Padilla Highlights Immigrants’ Vital Role in Driving Economic Growth and Competitiveness, Calls for Fixes to Outdated System
WASHINGTON, D.C. — Today, U.S. Senator Alex Padilla (D-Calif.) convened a Senate Budget Committee hearing alongside Chairman Sheldon Whitehouse (D-R.I.) titled “Unlocking America’s Potential: How Immigration Fuels Economic Growth and Our Competitive Advantage.” During the hearing, Padilla questioned Mr. Laurens van Beek, a Software Developer and Former U.S. Visa Holder; and Dr. Britta Glennon, Assistant Professor of Management, Wharton School of University of Pennsylvania and Faculty Research Fellow, National Bureau of Economic Research.
Padilla, who has now chaired six hearings on the vital role that immigrants play in our communities, began his remarks by discussing the pivotal role immigration plays in stimulating America’s economy and maintaining global competitiveness. He discussed how meaningful immigration reform could add $1 trillion dollars to our economy and bring 3.2 million new jobs to the United States over the next decade, helping fill dire workforce shortages in fields such as health care and STEM. Padilla also emphasized the importance of creating permanent protections for essential workers, noting that immigrants held nearly one in five essential jobs during the pandemic. Furthermore, he continued his push for a pathway to citizenship for long-term undocumented individuals like Dreamers and DACA recipients. He concluded his opening remarks by calling on his colleagues to come to the table to update our immigration system to provide stability for immigrants living in America and invest in the future of our economy.
Padilla opened his questioning by condemning the failure of our immigration system in forcing the children of temporary visa holders like van Beek, who had lived in the United Stated for nearly 20 years, to leave their families and homes behind. He heard from van Beek about how he aged out of status as a dependent on his parents’ visa, was denied an H1-B visa, and forced to leave his family and home in the United States, devastating his family and sending his employer scrambling to keep him on staff. Padilla discussed his bipartisan America’s CHILDREN Act, which he and Senator Rand Paul (R-Ky.) have introduced to protect the more than 250,000 Documented Dreamers — children of long-term visa holders — living in the United States.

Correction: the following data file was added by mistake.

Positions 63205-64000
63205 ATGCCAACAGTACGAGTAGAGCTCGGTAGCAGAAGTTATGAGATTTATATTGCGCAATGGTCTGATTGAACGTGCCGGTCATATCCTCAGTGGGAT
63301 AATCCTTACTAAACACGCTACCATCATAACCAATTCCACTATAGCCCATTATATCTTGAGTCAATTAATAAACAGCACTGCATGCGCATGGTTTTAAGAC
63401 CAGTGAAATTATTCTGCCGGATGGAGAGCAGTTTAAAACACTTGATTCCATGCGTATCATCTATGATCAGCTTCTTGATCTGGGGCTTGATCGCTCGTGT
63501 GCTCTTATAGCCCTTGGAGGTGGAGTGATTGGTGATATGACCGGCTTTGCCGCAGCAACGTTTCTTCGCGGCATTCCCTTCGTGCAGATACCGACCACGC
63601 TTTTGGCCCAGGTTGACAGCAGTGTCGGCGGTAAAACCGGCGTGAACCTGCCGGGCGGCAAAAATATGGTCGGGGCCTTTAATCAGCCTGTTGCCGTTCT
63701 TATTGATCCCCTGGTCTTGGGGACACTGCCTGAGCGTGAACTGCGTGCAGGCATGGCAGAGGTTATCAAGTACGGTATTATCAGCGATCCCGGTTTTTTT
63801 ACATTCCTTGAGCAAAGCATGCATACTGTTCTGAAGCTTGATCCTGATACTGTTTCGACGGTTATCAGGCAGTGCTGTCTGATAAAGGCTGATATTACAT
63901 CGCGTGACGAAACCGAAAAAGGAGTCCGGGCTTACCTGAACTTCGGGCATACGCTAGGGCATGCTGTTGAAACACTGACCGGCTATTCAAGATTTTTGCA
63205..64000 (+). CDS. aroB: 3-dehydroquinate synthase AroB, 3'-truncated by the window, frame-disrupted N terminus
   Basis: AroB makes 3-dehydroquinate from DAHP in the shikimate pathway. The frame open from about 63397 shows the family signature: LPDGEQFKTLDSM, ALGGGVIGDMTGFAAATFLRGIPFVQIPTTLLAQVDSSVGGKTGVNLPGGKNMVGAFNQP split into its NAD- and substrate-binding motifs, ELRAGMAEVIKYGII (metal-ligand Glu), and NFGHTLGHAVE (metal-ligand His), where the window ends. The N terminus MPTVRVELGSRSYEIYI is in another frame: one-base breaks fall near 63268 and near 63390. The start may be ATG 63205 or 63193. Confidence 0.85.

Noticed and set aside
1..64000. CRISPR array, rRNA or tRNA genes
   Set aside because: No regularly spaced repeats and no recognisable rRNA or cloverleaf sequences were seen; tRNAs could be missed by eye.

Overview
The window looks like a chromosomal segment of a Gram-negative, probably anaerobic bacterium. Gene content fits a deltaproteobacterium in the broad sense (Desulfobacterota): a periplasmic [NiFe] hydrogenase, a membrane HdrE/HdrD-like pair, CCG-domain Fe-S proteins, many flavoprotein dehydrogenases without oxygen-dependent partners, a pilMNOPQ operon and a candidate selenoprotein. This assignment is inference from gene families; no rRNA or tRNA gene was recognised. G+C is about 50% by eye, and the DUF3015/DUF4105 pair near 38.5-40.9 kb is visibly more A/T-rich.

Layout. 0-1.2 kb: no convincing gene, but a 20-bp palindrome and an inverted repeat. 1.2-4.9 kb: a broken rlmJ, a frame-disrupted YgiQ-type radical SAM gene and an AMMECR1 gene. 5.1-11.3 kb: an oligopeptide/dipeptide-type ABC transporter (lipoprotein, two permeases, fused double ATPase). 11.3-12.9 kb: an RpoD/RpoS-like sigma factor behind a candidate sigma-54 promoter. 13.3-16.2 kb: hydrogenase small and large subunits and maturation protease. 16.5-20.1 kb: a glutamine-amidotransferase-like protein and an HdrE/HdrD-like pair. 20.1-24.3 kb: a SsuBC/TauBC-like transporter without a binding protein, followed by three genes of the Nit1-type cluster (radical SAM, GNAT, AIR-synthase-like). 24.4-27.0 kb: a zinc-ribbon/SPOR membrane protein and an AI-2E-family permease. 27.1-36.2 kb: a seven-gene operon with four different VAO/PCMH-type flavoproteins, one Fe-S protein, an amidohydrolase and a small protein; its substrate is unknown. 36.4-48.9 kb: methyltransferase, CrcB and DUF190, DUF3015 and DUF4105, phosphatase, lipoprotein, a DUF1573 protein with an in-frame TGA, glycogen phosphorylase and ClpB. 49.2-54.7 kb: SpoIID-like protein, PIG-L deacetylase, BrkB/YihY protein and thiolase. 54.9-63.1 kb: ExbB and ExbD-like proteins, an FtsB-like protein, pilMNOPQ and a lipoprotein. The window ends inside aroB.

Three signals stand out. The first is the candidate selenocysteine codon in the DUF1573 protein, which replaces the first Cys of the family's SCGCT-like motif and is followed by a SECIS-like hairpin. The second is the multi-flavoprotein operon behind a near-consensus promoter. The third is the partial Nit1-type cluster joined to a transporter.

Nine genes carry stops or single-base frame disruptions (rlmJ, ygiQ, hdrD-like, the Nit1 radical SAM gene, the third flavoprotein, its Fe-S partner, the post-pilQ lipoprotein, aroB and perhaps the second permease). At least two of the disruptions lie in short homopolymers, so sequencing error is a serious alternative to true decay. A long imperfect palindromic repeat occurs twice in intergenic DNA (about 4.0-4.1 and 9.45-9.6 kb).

Padilla also discussed the barriers preventing immigrants from starting companies in the United States, forcing many potential founders to move their ventures to competing countries with less restrictive immigration laws. He asked Dr. Glennon about the economic impact of these restrictions, hearing from her about how our outdated immigration policies force immigrants to form their startups in competing countries, spurring jobs, innovation, and consumption in countries like Canada rather than in America.
PADILLA: We have an idea, we have a solution here. It’s called the America’s CHILDREN Act, which I hope we’re able to pass in time to help other people in circumstances very similar to yours. So we will continue to press this legislation to address the needs of thousands of others what we call “Documented Dreamers” in this situation. Can you describe, Mr. van Beek, your experience regarding the challenges and uncertainty that your family encountered due to your immigration status, especially leading up to your self-deportation?
VAN BEEK: … The uncertainty was kind of up to the last minute almost. With my employer, the last hope being the H1-B visa lottery of 2022. We didn’t really know until about March, April that I was not selected. And with my OPT expiring in July, there was no other status that I could transition into. So it was basically then a rush to figure out how I’m going to move back to the country and where I was going to live.
PADILLA: As of 2023, nearly 45% of Fortune 500 companies including Costco, Apple, and Moderna were founded by immigrants or their children. Those are facts. But despite the widespread evidence that immigrants are significant contributors to the U.S. economy, our current immigration laws do not provide a viable visa option for them to start a new venture, leading many potential founders to move to competing countries with less outdated and restrictive immigration laws, again, causing America to fall behind. Ms. Glennon, you touched on this in your testimony. Can you just expand a little bit more? What is the economic impact of these businesses and jobs moving elsewhere? And what does that mean for the American people?
GLENNON: Yeah, thank you. So as I mentioned, in my testimony, you know, immigrants are 80% more likely to form startups. And that’s actually, despite the fact that we don’t have any pathway for them to form startups currently, right. So under something like the H1-B program, there’s no ability to form a startup under any of the other programs, short of permanent residency, there’s no way to form a startup. And so what I found in my research is that many of these constraints would be founders who had moved to the U.S., wanted to form a startup with the U.S., had to leave and go somewhere else. In my study that was Canada. And that meant that those jobs that they’re creating go to Canadians, the innovation that they are creating then goes to the Canadian economy, the consumption that is occurring goes to Canada as well.
More information about the hearing is available here.